He was also instrumental in literally shaping the city. He built the company's 871-foot tower, the tallest building between Philadelphia and Atlanta, and invested hundreds of millions of dollars of Bank of America's funds into redeveloping the downtown area, which helped turn the relatively small city into a major financial center.
Yet beyond acquiring power and influence for the company, Charlotte, and himself, the payoff was harder to define. The company's stock took off during the 1980s, and Mr. McColl's sweep through Texas, where he made one acquisition after another in a state coming back from a disastrous economic slump earlier in the decade, did not hurt the shares.
But in the first half of the 1990s Mr. McColl went bottom-feeding for an odd collection geographically and financially. Fighting off the effects of the 1990-1991 recession, the company did little or nothing to increase its stock price, earnings, or profitability.
If Mr. McColl had any concerns about big being better, though, it had no effect on his acquisition strategy. Quite the contrary, he was only just warming up and looking to acquire class with mass.
As easy as one-two-three, in 1996 he acquired Boatmen's Bancshares of St. Louis, which extended his reach into the expanding Southwest. Then the following year he added Barnett Banks Inc. of Jacksonville, Fla., the largest banking acquisition ever at that time, and Montgomery Securities of San Francisco, the company's first significant foray into investment banking.
All three additions were solid performers when they were acquired, and the timing could not have been better. The second half of the 1990s produced one of the best environments ever for financial companies. Economic growth was putting up record numbers. Hundred-billion-dollar quarterly gains in the gross domestic product were common. Inflation was at single-digit lows not seen in decades. Interest rates, low and steady at 5.25% in 1995, dipped the following year and again in 1998.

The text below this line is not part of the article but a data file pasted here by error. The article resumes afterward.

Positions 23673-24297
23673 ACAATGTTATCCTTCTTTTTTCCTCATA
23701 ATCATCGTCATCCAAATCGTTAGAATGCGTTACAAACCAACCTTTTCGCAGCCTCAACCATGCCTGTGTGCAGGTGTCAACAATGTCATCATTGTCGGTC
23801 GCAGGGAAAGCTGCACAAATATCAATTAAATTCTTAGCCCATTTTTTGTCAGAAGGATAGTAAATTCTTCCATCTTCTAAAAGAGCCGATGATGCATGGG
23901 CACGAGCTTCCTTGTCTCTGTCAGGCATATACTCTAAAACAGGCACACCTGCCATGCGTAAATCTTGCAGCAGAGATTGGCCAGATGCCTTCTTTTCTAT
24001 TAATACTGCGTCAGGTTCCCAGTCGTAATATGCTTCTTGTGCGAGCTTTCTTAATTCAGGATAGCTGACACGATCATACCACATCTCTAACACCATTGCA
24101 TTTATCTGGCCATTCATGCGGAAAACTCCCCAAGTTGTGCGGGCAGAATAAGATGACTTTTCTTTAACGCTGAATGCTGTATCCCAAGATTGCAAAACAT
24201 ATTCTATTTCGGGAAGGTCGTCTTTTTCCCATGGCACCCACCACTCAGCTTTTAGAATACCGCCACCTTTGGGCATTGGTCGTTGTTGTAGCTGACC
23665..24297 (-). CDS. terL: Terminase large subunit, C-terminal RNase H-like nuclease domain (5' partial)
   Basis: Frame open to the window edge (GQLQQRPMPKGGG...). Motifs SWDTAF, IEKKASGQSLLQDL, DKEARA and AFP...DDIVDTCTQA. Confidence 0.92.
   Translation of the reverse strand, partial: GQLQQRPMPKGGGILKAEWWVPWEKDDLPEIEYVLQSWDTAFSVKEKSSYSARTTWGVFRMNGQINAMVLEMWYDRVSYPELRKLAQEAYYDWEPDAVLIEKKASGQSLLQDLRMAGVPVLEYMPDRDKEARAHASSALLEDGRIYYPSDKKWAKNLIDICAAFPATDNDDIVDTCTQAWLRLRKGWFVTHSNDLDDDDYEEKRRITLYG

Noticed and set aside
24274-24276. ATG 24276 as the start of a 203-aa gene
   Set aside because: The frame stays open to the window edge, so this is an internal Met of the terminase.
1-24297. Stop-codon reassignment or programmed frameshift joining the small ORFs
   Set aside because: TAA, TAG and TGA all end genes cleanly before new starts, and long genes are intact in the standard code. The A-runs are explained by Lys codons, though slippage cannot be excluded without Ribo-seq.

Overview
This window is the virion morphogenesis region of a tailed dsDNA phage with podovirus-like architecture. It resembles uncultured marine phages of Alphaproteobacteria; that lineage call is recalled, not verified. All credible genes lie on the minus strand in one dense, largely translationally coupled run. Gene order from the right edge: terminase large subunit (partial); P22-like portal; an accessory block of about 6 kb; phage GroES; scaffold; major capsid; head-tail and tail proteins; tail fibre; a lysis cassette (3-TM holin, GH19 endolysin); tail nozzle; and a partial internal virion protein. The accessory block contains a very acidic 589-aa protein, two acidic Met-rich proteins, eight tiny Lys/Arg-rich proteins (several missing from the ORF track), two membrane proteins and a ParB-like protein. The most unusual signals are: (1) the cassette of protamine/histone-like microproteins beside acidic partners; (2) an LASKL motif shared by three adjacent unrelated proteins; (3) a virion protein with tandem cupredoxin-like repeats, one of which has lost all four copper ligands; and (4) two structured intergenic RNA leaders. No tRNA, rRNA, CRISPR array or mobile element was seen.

Best of all, Mr. McColl was in the right markets. His company was expanding across the Sun Belt, the fastest growing part of the nation. Good times for banks gave NationsBank the potential to do even better than the competition. In fact, while many banking company shares were doing well, NationsBank stock's more than tripled from 1995 to 1998, and Mr. McColl was saving his biggest and sunniest act for last.
In April 1998 he and David Coulter, chief executive of BankAmerica, announced that the two companies were merging. Mr. McColl became CEO of the new Bank of America, and Mr. Coulter became its president and Mr. McColl's designated heir.
The deal gave Mr. McColl a national empire of branches in 21 states and top market share in eight of them, including, Florida, Texas, and California. As always, the company's potential lay in cutting costs and branding a cornucopia of products for national consumption to pump up revenues.